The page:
Commies hated Christianity so much that they were burning priests alive. Then there was a pretty big civil war, you might have heard of it. Right wingers won and established an explicitly Catholic authoritarian state. But instead of shoring up the faith, it just made people associate religion with the right wing authoritarians, and the country went turbo-left on every social metric as soon as the right wing authoritarians lost power.
t; semi-knower of Spain things
>unless you accept Gnosticism
I looked into it during my early post-faith phase, and although I would be perfectly happy living in a Gnostic cosmos, it all just feels like fanciful philosophizing. Yes, it resolves the terrifying aspects of Abrahamic religion, but it doesn't give me any reason to believe that this is the actual order of the universe.
>As Russia was saying, it becomes more and more a thing in I think most religious traditions including also Islam and Buddhism or Hinduism that we get closer and closer to a terrible age where being good and righteous is actively punished and the evil seemingly rewarded. I'd say we are definitely almost there in America and Russia at least and that would probably be a major cause in the less faithful falling away from the faith, but you should still be stalwart against it.
"And then thousands of years later things will go to shit and nobody will really believe in our faith... but don't worry, that's supposed to happen!"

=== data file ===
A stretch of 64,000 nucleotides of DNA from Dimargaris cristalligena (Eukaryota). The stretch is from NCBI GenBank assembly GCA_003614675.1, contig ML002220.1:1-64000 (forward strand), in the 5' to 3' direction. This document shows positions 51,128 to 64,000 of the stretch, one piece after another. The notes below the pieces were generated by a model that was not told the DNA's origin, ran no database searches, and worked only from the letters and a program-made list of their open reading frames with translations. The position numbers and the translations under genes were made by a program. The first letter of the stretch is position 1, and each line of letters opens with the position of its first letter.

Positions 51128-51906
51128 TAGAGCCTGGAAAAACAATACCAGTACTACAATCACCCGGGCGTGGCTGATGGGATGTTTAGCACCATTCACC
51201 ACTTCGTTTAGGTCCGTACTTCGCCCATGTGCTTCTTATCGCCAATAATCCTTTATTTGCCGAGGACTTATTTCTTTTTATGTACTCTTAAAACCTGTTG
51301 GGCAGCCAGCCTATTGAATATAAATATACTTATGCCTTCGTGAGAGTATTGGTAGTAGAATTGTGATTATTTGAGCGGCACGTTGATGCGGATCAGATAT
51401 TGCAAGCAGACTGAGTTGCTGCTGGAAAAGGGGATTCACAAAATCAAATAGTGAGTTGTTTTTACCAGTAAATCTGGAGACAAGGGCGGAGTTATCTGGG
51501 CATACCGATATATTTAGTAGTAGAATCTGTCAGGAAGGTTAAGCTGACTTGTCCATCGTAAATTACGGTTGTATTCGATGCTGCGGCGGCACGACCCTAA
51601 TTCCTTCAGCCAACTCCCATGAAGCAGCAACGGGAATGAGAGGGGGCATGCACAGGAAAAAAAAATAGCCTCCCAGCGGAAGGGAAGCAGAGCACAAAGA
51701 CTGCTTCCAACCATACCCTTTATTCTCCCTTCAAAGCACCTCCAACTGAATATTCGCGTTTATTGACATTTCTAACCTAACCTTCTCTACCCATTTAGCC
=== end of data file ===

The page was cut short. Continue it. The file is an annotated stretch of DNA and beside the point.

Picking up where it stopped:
That always sounded a bit like a cop out to me. There's more than a few reasons to think that the whole human project teeters on the brink, but there have been many past ages in which the good and righteous were punished. Arguably, that's the default state of humanity, so I don't see today's degenerate society as categorically different than past ages of degeneracy. There's unique structural factors contributing to it that didn't exist in the past, but we've also overcome a lot of shit that our ancestors had to deal with.
Again, I prefer the Indian view over the Abrahamic one. Maybe our world is going to shit, maybe permanently. But there have been other worlds and ages, and there will be other ones. There's an eternal duty as humans to live righteously, and die righteously if necessary, but the world just is - and if this world isn't
at some point, there are probably other worlds and existences that will continue to be, regardless of our fate.
I'm curious as to what makes you believe in Abrahamic faiths specifically. What has always made me skeptical of personal religious experience as the justification for one specific faith over others, is the fact that people from all religious backgrounds have these experiences. I don't buy into hardcore perennialism, but again, I think there's the most truth in Sikhism. There can be great spiritual teachers and spiritual insight from any tradition. That doesn't make them all equally true, but it does mean that they're all getting at something. Sikhism, of course, being the actual perfect path to peace and understanding, but I actually believe them. Every argument I can bring against other religions, I can't against Sikhism. The only problem is that it's often treated more like a Punjabi ethnic cult instead of a universal faith.
Despite my skepticism, I'd be interested in knowing what makes you believe in an Abrahamic cosmos, as opposed to a more Eastern one.